Is China using deepfakes to fool the U.S. military?
10/01/2019 / By Ralph Flores / Comments
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Is China using deepfakes to fool the U.S. military?

Deepfakes, which come from the words “deep (learning)” and “fakes,” have sparked privacy rows recently, and for good reason. The technology behind making fake images is slowly gaining ground — with reports saying that “perfectly real” deepfake images and videos are just months away from being accessible to everyone.

While the ramification of this technology is a topic ripe for debate, one country is already making strides when it comes to developing deepfakes. A recent report by the National Geospatial-Intelligence Agency, an intelligence and combat support agency under the Department of Defense, revealed that China has created a program that involves using artificial intelligence and deepfakes. In the report, NGA automation lead Todd Myers explained how this emerging technique — known as generative adversarial networks or GANs — can trick U.S. satellites into seeing fake images.

“The Chinese have already designed…to manipulate scenes and pixels to create things for nefarious reasons,” explained Myers at the recent Genius Machines summit on artificial intelligence in Arlington, Virginia.

When make-believe becomes real

An article by researchers from the University of Montreal explained how GANs use deep learning methods to make something of their own. While creativity is a mental faculty often associated with humans, GANs use past data and machine learning to create something unique of their own — the “generation” part of the network.

In simpler terms, GANs create data in the same manner that a person identifies words from a random string of letters: “PAPLE” can create the words pal, apple, or leap — depending on whether he has learned these words before being presented with the string.

The “adversarial” aspect of the network answers the problem presented by the initial scenario — whether the generated data (including images) is unique. To do that, GANs contain a network that compares the data it generated against real data. This should result in the two data streams being at odds with each other, but the network generates values to fool the discriminator into believing that it’s the real thing.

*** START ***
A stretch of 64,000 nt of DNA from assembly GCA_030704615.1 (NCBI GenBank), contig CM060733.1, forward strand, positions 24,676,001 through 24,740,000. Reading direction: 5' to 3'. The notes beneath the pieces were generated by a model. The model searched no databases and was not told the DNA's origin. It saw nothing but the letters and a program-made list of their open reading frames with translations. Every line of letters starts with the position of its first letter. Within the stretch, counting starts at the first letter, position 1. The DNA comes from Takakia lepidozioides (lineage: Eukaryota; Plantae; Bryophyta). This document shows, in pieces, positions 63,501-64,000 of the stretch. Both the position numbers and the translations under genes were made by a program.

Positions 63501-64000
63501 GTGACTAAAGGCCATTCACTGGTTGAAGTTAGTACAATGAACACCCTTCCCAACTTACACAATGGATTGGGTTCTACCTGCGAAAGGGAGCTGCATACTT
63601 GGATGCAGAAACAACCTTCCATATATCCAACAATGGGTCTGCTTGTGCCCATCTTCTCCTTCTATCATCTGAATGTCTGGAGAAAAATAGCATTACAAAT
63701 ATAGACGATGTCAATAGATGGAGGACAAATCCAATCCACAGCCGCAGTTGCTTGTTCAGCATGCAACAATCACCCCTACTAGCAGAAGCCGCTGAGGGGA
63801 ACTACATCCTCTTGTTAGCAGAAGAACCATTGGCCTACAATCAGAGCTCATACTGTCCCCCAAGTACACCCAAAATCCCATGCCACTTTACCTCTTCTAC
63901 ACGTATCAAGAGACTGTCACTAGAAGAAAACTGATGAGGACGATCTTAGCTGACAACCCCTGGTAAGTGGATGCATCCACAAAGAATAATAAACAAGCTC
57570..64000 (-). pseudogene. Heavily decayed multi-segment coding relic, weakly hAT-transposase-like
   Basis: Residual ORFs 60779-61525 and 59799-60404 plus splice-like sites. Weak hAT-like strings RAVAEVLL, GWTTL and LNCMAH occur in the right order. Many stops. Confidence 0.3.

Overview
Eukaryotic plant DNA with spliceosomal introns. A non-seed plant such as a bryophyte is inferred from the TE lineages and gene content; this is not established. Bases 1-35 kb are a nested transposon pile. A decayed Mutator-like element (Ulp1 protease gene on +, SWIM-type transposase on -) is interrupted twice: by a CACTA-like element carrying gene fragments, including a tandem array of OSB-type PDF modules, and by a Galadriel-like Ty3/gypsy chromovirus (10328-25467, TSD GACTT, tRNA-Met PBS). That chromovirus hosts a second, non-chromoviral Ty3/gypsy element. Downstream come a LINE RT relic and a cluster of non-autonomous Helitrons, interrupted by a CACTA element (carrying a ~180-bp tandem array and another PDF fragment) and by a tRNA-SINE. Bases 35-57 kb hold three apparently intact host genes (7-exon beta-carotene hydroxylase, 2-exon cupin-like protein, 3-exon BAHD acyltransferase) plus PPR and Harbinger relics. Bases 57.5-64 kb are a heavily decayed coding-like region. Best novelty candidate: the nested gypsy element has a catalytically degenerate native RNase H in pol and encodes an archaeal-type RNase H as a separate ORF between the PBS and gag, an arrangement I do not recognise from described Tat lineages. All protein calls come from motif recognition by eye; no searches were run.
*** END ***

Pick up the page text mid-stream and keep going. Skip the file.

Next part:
For instance, GANs may trick satellites into believing that a bridge exists at a certain location using image analysis — when there isn’t one in real life. According to Myers, this technology can greatly affect the U.S. military, especially since it heavily relies on satellite images and automated image analyses.

“From a tactical perspective or mission planning, you train your forces to go a certain route, toward a bridge, but it’s not there. Then there’s a big surprise waiting for you,” he added in a report to Defense One.

Fake images, real consequences

While the idea of weaponizing deepfakes, especially for the military, sounds like a sinister plot, it’s not the first time that it has happened. FaceApp, the viral app that allows users to see older versions of themselves, has been dogged by controversy, thanks to an unusual privacy policy that allows the makers of the app to use uploaded images for “commercial purposes.” In China, a deepfake app that puts a person’s face into movies and TV shows has recently drawn flak over its perceived threat to user privacy. Zao, which was developed by Chinese dating company Momo, has a privacy policy that explicitly states that all user-generated images get a “free, irrevocable, permanent, transferable, and relicense-able” license. The developers have responded to the backlash, saying that it won’t use images or videos beyond app improvements.

Aside from raising privacy concerns, experts have also raised alarm bells about its potential to be used for less-than-noble applications. In particular, one software used deepfake technology to superimpose the face of female celebrities in a porn film.

“At the most basic level, deepfakes are lies disguised to look like truth,” explained Andrea Hickerson, director for the University of South Carolina College of Information and Communications, in an article in Popular Mechanics.

“If we take them as truth or evidence, we can easily make false conclusions with potentially disastrous consequences.”

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